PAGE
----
Black Pastors on the South Side Divided Over Same-Sex Marriage

By Wendell Hutson on March 14, 2013 9:53am | Updated on March 14, 2013 3:09pm

BRONZEVILLE — As state lawmakers prepare for a vote on legalizing gay marriage in Illinois, a group of prominent South Side religious leaders are speaking out on both sides of the issue.

On Wednesday, the Rev. Bernard Jakes, pastor of West Point Missionary Baptist Church in Bronzeville, came out in support of same-sex marriage.

"The Bible speaks against a lot of things, and I am not saying what the Bible says is not true," Jakes said, responding to some critics of gay marriage. "But what I am saying is that same-sex marriage is a civil rights issue, and that is why I support it."

Jakes, who heads up an 800-member congregation at 3566 S. Cottage Grove Ave., wrote about his decision to support same-sex marriage in a Chicago Baptist newsletter this month.

Last month, the state Senate approved a bill that would allow same-sex marriage in Illinois, and its sponsor in the Illinois House, Rep. Greg Harris (D-Chicago), expects it to come to a vote soon. Gov. Pat Quinn said he would sign it into law if it reaches his desk.

Despite his support for gay marriage, Jakes stands by other Baptist churches when it comes to performing gay marriages in his church.

"Regardless what my views are about marriage, I have members who do not agree with me, and as a leader in the church I have to adhere to their concerns," added Jakes. "For that reason, I would not marry a same-sex couple at West Point."

Jakes is not the only prominent African-American church leader to support marriage equality. Otis Moss III, pastor of Trinity United Church of Christ, went to Springfield last month and spoke before the House Executive Committee in support of gay marriage.

"Gay people have never been the enemy, and when we use rhetoric to suggest they are the source of all our problems, we lie on God and cause tears to fall from the eyes of Christ," said Moss, who oversees a 2,500-member congregation.

However, not all black pastors on the South Side support same-sex marriages.

"Men should not be marrying men, and women should not be marrying women," said the outspoken Rev. James Meeks, pastor of Salem Baptist Church. "God does not support homosexuality, and neither do I."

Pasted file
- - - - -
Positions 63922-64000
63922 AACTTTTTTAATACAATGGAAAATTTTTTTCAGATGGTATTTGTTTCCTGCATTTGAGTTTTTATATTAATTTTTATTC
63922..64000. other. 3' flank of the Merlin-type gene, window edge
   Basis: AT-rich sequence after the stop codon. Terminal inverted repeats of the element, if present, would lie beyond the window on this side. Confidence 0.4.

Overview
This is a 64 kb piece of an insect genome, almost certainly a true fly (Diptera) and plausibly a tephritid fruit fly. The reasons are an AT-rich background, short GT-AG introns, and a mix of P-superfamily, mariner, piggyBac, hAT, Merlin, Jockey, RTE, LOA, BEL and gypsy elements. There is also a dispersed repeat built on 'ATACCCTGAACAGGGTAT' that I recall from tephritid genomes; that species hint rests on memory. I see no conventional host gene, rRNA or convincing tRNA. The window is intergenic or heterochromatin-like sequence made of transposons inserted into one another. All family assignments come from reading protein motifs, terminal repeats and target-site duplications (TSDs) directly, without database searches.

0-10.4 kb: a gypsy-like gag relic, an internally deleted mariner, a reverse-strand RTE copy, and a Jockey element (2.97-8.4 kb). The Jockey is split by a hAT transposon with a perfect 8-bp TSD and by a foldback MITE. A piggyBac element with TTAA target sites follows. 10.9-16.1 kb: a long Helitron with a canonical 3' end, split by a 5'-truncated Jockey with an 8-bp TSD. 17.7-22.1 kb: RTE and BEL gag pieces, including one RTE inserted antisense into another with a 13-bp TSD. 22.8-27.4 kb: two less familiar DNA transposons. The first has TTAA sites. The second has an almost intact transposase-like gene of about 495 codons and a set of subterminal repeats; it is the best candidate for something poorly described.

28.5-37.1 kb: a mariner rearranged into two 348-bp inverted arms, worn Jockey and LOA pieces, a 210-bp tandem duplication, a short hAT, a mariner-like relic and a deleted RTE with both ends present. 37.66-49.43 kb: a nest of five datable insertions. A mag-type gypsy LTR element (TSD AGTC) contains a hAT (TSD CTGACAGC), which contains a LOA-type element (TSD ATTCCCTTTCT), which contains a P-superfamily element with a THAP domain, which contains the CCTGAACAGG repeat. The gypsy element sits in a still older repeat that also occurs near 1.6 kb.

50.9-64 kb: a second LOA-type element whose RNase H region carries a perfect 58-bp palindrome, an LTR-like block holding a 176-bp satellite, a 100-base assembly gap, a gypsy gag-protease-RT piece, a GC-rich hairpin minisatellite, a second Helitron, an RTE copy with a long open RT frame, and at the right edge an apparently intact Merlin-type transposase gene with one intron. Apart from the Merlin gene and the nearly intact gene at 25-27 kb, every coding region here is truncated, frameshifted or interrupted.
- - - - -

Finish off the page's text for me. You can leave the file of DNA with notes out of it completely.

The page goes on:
The former state senator said on Wednesday he sent out 90,000 robocalls urging residents to contact their state representatives and urge them to vote against the gay marriage bill. Wednesday's calls were on top of 200,000 robocalls made earlier this week. Other groups also have been placing these calls in the Chicago suburbs and Downstate.

Maizelle Archie lives in south-suburban Flossmoor and received one of those prerecorded calls from Meeks.

"I was disturbed by his call. Who is he to tell someone what they should do with their life?" said the 72-year-old widow, and a 30-year member at The Life Center Church of God in Christ, which has 1,200 members. "I am not opposed to same-sex marriages. I believe to each his own."

Oscar Ross, who lives in South Shore and attends Sweet Holy Spirit Church said he agrees with Meeks and the Bible on the issue of gay marriage.

"I am against it," said the 48-year-old factory worker. "Two men or two women trying to reproduce with each other by having sex is not natural and should not be happening. And what about the kids? It is unhealthy for kids, especially boys, to be raised by same-sex couples. Boys would grow up confused and thinking it's OK for two guys to sleep in the bed together."

Jakes said the issue goes beyond the Bible and one's views on what is natural — it boils down to civil rights and fairness.

"We live in a world that is dictated by laws, and if we are going to be a justice-seeking congregation, then we must accept everyone just as they are," he said.
 

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